A security audit by the European Parliament has unearthed attempts to plant high-end surveillance software on the phone of a Greek lawmaker and there are fresh reports linking the hack attempt to a known North Macedonia spyware vendor.
The company, called Cytrox, was previously exposed as the makers of Predator, a tool capable of launching sophisticated exploits on Apple’s iOS-powered devices. Now, according to published reports out of Greece, the surveillance tool has been linked to an attempted hack of a phone belonging to Nikos Androulakis, a member of the European Parliament.
Androulakis, who is head of the Greek socialist party, said he received a text message on his mobile phone that read “Let’s get a little serious about this, my friend, we have something to win” and contained a malicious URL capable of infecting the phone from a single click.
Androulakis did not click on the link and the attempted hack was only discovered after the European Parliament started checking lawmakers’ devices for signs of infections from high-end surveillance spyware.
The University of Toronto’s Citizen Lab recently teamed up with the threat-intel team at Facebook parent company Meta to expose Cytrox alongside a handful of PSOAs (private sector offensive actors) in the murky surveillance-for-hire industry.
In a detailed technical report, Citizen Lab said Cytrox is responsible for a piece of iPhone eavesdropping malware that was planted on phones belonging to two notable Egyptians. The malware, called Predator, was able to infect the then-latest iOS version (14.6) using single-click links sent via WhatsApp.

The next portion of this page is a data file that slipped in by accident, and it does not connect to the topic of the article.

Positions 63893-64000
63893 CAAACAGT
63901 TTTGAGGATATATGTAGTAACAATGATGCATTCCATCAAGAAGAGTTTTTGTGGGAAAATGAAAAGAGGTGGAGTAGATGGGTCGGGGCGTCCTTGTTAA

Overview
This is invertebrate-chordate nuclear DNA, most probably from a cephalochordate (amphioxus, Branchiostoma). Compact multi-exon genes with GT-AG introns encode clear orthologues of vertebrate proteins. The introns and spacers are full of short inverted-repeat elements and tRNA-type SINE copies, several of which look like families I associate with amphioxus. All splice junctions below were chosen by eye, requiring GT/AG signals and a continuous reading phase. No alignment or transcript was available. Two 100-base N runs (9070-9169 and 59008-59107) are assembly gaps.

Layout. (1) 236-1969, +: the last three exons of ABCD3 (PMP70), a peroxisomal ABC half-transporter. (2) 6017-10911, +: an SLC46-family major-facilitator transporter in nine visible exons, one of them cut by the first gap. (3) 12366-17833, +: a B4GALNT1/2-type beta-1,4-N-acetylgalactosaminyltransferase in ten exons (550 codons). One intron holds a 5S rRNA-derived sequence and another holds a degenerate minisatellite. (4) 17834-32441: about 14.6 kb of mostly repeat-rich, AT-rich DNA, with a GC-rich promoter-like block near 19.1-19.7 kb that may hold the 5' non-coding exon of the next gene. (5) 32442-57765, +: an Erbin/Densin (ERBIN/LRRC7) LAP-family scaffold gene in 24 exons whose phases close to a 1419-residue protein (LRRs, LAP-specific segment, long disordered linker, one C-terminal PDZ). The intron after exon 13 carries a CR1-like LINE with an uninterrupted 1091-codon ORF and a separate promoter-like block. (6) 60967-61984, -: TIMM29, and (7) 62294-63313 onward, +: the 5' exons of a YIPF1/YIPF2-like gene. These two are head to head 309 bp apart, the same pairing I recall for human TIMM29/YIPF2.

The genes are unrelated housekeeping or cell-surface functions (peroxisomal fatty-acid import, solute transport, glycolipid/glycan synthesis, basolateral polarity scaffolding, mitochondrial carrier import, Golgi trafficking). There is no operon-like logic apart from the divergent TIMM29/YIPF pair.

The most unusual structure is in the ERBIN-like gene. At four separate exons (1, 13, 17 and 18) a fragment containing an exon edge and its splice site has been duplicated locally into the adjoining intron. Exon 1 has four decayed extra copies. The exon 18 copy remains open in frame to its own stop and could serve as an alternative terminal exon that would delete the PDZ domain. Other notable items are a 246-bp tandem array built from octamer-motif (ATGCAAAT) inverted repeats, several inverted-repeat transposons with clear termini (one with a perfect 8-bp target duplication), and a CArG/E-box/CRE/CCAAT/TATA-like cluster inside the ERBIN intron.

In one case, exiled Egyptian politician Ayman Nour was spooked by his iPhone overheating and eventually found evidence of two different spyware programs — managed by two different government APT actors — running on the device. Citizen Lab has attributed this attack to the Egyptian government, which is a known Cytrox customer.
A separate advisory issued by Meta’s security team listed Cytrox alongside Cobwebs Technologies, Cognate, Black Cupe, Bluehawk CI, BellTroX and two unknown Chinese entities among a growing roster of private companies in the surveillance-for-hire business.
These companies manage the reconnaissance, engagement and exploitation phases of advanced malware campaigns for governments and law enforcement agencies around the world, including some governments that aim these exploits at journalists, politicians and members of civil society.
The discovery of these spyware vendors has forced Apple into a cat-and-mouse game of rolling out mitigations and patches for flaws exploited as zero-day by these exploit brokers.
Earlier this month, Apple announced plans to add a new ‘Lockdown Mode’ that significantly reduces attack surface and adds technical roadblocks to limit sophisticated software exploits.
According to Apple, the new Lockdown Mode will be an extreme, optional OS version for a tiny percentage of its users who are targeted with sophisticated exploits capable of silently infecting iPhones without the user clicking on malicious links or surfing to rigged websites.